Week 5: New Advancements and New Threats
Change, growth, determination, and aspiration… all important ingredients in the recipe for a new world order!
While President George H.W. Bush’s first-time reference to a new world order accurately predicted many positive developments, those references also had unintended consequences.
“What is at stake is more than one small country, it is a big idea—a new world order, where diverse nations are drawn together in common cause to achieve the universal aspirations of mankind: peace and security, freedom, and the rule of law. Such is a world worthy of our struggle, and worthy of our children’s future” (President G.H. Bush, 1991).
As you read last week, one such consequence was the collapse of the Soviet Union in the 1990s. From negative occurrences during the Cold War era came growth and positive results, as the Cold War ended and new European nations emerged and began to grow.
While the changes in Europe were occurring, African and Asian markets began to open up and technological advancements begin to appear within those nations. In addition, they also witnessed other long-awaited positive transformations, such as improved living conditions and an increase in the medical care available to the people of those nations.
Democracy began to move to the forefront as many of these emerging nations continued to work to achieve economic stability and as they welcomed economic competition. India and China began to compete with the United States by providing an inexpensive labor force, which led to an increase in consumerism. This increase went hand-in-hand with the demand for technology and scientific advancements.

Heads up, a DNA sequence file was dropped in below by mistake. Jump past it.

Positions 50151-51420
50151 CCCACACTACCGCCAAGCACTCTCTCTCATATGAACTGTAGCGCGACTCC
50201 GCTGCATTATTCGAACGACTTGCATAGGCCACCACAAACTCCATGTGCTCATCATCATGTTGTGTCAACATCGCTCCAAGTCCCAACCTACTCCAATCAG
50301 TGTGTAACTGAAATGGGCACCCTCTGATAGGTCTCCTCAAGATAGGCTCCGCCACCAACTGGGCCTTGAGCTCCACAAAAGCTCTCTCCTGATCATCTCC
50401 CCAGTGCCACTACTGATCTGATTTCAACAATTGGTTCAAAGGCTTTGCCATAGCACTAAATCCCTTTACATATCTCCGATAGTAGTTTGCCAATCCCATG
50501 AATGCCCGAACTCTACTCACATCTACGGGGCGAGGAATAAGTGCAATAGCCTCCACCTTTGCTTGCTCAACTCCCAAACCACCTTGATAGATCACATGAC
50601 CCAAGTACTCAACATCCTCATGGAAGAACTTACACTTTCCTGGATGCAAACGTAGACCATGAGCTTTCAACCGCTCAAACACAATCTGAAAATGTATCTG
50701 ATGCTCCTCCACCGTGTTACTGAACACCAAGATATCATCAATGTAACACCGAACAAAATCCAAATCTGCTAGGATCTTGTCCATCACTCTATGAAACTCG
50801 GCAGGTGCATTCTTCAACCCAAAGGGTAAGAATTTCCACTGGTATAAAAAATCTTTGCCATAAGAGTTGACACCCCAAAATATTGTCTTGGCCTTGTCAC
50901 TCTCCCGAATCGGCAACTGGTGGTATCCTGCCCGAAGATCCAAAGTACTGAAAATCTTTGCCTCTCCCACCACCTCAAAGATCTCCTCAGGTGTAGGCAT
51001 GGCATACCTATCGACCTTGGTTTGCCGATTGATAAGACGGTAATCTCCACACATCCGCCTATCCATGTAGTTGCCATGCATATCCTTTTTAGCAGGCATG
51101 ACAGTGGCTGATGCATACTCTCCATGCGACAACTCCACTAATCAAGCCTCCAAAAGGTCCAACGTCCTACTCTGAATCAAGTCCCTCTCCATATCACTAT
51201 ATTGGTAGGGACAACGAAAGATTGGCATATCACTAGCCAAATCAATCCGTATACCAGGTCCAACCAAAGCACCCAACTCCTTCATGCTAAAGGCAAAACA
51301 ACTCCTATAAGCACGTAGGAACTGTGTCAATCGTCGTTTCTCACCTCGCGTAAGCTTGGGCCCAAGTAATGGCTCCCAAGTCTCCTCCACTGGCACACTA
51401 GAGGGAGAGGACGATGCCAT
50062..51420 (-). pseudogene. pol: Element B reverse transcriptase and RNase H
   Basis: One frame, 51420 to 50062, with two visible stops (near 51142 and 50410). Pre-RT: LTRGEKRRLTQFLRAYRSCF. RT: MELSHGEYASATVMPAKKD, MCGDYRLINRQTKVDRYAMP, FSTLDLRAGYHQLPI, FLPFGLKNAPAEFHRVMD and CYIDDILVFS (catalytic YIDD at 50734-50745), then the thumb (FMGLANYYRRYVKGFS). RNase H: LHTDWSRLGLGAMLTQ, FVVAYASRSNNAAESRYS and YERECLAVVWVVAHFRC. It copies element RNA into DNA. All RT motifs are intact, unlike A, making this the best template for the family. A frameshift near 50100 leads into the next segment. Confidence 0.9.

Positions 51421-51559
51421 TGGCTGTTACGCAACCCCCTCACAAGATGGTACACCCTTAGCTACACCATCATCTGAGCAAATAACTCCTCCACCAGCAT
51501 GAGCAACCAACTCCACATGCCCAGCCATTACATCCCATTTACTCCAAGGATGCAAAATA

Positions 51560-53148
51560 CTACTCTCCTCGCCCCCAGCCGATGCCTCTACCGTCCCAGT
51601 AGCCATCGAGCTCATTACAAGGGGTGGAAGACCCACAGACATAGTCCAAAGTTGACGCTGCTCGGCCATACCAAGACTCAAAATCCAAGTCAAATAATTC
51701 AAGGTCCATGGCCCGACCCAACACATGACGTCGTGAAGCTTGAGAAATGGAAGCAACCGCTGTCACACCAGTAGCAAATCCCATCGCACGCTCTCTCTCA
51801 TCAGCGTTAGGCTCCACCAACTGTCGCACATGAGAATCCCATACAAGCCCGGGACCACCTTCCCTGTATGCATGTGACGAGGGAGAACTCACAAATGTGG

This week you will analyze, in more detail, the top global advancements and threats in the last half of the 20th century.
By the end of this week, you should be able to:
- Evaluate the top three global threats that affect people and assess how these threats have altered relationships among local communities as well as the nations of the world
- Analyze three important elements from the years 1945–2000 and their current effects
- Outline elements from the years 1945–2000 that will continue to have an effect on the next 20 years
- Identify countries that experienced great change and advancements during the late 20th century
Ivanov, I. (2000). The Missile-Defense Mistake – Undermining Strategic Stability and the ABM Treaty. Foreign Affairs, 79(5), 15-20.
Gilbert, M. (2014). History of the twentieth century.
Read Chapters 11 and 12.
Moss, W. G. (2008). An age of progress? Clashing twentieth-century global forces.
Read Chapter 5
Martinez, J. M. (2012). Terrorist attacks on American soil: From the civil war era to the present.
Read Chapter 12
Final Project: Top 3 Elements
The Final Project that was mentioned in Week 1 is due by Day 7 of this week. Please be sure your project meets the specified criteria before submitting it.
To prepare for this Assignment: